Multiple solar flares explode, spark blackouts on Earth; Is a terrifying solar storm coming?

The solar storm threat has increased manifold after two solar flares exploded just hours ago, sparking radio blackouts on Earth. Complicating the situation, a new sunspot was seen doubling in size since Friday.

| Updated on: Sep 11 2023, 12:14 IST
Do all solar activities like solar storms, CME, impact Earth? This is what NASA says
Solar flare
1/5 Sun is a source of energy and a lot of activities keep on happening on the fireball. But can Earth be impacted by solar activities? Before we tell you that, it is important to know what solar activity is? According to NASA, solar flares, coronal mass ejections, high-speed solar wind, and solar energetic particles are all forms of solar activity. All solar activity is driven by the solar magnetic field. (NASA)
Solar flare
2/5 Solar flares impact Earth only when they occur on the side of the sun facing Earth. Because flares are made of photons, they travel out directly from the flare site, so if we can see the flare, we can be impacted by it. (Pixabay)
Solar flare
3/5 Coronal mass ejections, also called CMEs, are large clouds of plasma and magnetic field that erupt from the sun. These clouds can erupt in any direction, and then continue on in that direction, plowing right through the solar wind. Only when the cloud is aimed at Earth will the CME hit Earth and therefore cause impacts. (NASA)
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4/5 High-speed solar wind streams come from areas on the sun known as coronal holes. These holes can form anywhere on the sun and usually, only when they are closer to the solar equator, do the winds they produce impact Earth. (NASA)
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5/5 Solar energetic particles are high-energy charged particles, primarily thought to be released by shocks formed at the front of coronal mass ejections and solar flares. When a CME cloud plows through the solar wind, high velocity solar energetic particles can be produced and because they are charged, they must follow the magnetic field lines that pervade the space between the Sun and the Earth. Therefore, only the charged particles that follow magnetic field lines that intersect the Earth will result in impacts. (NASA)
Solar flare
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Solar storm threat rises after 2 Earth-directed solar flare explosions were detected. (Pixabay)

The Earth suffered a solar storm hit on September 9, and now another solar storm threat is looming for our planet. Just hours ago, a solar flare of M1.3-class was detected erupting on the Earth-facing side of the Sun. The solar flare sparked a shortwave radio blackout over the Pacific Ocean. It was followed by another solar flare eruption at 9:30 AM today, September 11, which also sparked a blackout over Japan, South Korea, and eastern regions of China. These continuous solar flare explosions are coming from sunspot AR3429. Additionally, another sunspot region, named AR3423, has also become a threat after it doubled in size since Friday and now spans 100,000 kilometers in width.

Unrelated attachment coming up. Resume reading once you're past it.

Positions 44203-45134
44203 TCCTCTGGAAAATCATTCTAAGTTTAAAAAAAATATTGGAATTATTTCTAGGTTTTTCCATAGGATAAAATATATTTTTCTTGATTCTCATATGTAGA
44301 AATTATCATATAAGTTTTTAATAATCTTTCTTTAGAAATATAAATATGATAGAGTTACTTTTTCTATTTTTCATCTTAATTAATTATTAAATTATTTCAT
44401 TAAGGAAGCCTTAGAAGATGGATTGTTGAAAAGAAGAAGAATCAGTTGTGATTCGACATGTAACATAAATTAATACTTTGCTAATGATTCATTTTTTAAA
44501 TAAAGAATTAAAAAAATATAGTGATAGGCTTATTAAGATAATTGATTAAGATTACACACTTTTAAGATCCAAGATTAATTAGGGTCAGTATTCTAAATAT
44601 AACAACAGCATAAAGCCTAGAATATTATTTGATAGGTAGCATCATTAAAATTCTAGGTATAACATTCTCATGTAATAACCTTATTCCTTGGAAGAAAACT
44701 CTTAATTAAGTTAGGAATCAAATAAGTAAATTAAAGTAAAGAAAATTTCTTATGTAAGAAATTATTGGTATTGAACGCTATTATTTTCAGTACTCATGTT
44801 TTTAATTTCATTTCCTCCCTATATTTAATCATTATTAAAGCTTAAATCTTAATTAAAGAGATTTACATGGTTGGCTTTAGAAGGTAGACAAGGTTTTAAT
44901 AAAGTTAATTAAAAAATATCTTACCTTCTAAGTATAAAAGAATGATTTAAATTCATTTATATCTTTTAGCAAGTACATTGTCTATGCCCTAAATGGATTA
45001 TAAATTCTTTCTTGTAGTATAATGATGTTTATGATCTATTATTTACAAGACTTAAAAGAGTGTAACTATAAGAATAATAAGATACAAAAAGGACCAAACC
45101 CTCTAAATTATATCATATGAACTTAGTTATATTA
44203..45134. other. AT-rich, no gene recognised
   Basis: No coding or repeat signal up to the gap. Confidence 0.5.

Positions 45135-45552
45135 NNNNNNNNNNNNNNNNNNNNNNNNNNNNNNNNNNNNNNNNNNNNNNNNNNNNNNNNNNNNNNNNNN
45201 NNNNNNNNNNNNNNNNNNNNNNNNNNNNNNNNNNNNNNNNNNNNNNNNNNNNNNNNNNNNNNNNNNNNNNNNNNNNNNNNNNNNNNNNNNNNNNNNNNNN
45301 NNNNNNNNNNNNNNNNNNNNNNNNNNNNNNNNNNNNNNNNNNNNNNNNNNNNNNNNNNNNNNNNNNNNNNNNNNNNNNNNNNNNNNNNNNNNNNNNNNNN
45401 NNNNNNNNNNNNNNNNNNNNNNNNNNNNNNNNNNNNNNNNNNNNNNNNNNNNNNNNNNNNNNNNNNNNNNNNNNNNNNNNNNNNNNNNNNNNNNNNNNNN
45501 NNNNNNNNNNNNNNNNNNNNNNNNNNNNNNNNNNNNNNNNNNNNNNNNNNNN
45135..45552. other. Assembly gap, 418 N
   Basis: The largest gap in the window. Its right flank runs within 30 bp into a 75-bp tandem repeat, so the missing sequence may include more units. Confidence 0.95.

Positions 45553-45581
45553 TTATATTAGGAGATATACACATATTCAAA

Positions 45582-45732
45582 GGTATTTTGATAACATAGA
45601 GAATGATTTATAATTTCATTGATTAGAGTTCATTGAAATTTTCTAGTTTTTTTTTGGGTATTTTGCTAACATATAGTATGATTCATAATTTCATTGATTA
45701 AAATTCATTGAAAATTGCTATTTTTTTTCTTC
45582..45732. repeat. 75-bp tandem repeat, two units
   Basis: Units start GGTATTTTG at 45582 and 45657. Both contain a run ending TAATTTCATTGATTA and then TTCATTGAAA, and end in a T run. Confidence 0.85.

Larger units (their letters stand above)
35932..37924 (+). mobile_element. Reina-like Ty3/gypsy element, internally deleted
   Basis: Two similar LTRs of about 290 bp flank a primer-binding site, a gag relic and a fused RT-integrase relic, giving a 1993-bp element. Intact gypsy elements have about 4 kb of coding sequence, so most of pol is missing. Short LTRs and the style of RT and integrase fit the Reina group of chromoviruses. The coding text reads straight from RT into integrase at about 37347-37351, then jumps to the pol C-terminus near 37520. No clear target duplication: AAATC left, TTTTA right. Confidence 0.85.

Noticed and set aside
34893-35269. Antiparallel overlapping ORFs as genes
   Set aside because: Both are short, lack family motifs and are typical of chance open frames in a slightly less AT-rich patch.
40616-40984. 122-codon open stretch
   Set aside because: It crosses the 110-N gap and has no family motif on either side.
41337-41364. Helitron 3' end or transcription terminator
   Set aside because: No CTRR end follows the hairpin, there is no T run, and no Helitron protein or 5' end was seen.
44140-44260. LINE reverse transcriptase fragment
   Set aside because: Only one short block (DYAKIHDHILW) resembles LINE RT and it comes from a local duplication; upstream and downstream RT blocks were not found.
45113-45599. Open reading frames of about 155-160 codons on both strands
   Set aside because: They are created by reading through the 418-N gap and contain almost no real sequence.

According to a post by the official X account of SolarWeatherLive, the first solar flare, which was of the M1.39-class intensity, went off at 7 AM in the morning. Soon after, low-frequency communications suffered a blockage due to heavy solar radiation from the flare. This created a temporary radio blackout. This was again repeated at 9:30 when another solar flare, this time M1.19-class in intensity, went off and sparked another blackout. Also read: What are solar storms? Everything you need to know about geomagnetic storms

Solar storm scare increases for the Earth

These two incidents have raised concerns among researchers on whether another solar storm can be sparked. With multiple flare eruptions, even if they remain moderate, there is a chance that enough coronal mass ejection (CME) can be hurled toward the Earth, leading to a terrifying event.

For now, various space-based solar observatories are observing the site of these eruptions to determine if a CME was released which can eventually strike the Earth.

But that's not all. Yet another threat lurks nearby. According to a report by, “Big sunspot AR3423 has doubled in size since Friday; the active region is now more than 100,000 km wide with four primary dark cores wider than Earth. The sunspot's magnetic poles are well separated, so it does not yet pose a threat for strong flares. If this changes, however, the sunspot is directly facing Earth, so any strong flares will be geoeffective”. Also read: Solar storm, solar flare, and CME: Do they all impact the Earth?

How NASA SDO collects its data

The NASA SDO carries a full suite of instruments to observe the Sun and has been doing so since 2010. It uses three very crucial instruments to collect data from various solar activities. They include Helioseismic and Magnetic Imager (HMI) which takes high-resolution measurements of the longitudinal and vector magnetic field over the entire visible solar disk, Extreme Ultraviolet Variability Experiment (EVE) which measures the Sun's extreme ultraviolet irradiance and Atmospheric Imaging Assembly (AIA) which provides continuous full-disk observations of the solar chromosphere and corona in seven extreme ultraviolet (EUV) channels.

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First Published Date: 11 Sep, 11:19 IST